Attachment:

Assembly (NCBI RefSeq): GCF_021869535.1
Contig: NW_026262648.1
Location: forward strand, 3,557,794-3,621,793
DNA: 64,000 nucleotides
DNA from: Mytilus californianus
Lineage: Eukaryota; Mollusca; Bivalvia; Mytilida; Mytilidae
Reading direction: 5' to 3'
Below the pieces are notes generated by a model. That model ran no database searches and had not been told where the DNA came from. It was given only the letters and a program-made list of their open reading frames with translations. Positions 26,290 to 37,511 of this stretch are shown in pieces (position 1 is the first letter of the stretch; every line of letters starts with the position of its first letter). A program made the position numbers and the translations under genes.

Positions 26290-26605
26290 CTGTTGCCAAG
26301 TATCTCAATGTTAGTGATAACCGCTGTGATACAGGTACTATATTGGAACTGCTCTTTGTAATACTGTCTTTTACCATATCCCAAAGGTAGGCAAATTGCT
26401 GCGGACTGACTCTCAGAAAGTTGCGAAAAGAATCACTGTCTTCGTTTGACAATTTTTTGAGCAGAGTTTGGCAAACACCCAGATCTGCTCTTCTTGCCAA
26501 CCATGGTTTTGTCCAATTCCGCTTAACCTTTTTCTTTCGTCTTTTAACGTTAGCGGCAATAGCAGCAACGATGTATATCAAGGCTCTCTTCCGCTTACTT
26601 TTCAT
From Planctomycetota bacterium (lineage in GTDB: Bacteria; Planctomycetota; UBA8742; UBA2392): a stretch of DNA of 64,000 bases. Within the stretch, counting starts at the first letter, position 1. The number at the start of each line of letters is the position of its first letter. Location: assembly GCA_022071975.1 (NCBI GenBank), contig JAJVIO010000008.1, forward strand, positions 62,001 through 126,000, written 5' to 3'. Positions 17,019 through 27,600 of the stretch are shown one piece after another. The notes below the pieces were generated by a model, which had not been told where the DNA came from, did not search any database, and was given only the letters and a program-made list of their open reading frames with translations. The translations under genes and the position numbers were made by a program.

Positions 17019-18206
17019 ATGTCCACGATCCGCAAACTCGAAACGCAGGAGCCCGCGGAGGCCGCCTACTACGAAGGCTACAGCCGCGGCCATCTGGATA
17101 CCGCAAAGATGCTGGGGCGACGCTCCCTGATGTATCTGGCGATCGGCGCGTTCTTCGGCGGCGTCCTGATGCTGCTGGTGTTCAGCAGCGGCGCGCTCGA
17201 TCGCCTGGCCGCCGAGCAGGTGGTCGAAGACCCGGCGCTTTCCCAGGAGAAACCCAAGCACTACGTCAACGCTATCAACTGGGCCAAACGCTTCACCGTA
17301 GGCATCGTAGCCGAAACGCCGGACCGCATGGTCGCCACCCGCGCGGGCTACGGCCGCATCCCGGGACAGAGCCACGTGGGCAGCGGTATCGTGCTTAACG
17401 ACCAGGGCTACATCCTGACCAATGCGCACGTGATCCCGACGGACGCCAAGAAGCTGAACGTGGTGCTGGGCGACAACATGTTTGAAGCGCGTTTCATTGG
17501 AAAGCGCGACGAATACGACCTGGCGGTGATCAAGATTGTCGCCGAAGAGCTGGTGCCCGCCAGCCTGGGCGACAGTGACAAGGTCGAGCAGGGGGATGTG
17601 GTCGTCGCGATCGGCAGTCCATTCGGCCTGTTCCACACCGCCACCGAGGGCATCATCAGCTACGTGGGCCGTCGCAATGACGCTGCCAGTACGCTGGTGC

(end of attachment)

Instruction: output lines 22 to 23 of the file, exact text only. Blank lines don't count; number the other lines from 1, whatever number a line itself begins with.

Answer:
17501 AAAGCGCGACGAATACGACCTGGCGGTGATCAAGATTGTCGCCGAAGAGCTGGTGCCCGCCAGCCTGGGCGACAGTGACAAGGTCGAGCAGGGGGATGTG
17601 GTCGTCGCGATCGGCAGTCCATTCGGCCTGTTCCACACCGCCACCGAGGGCATCATCAGCTACGTGGGCCGTCGCAATGACGCTGCCAGTACGCTGGTGC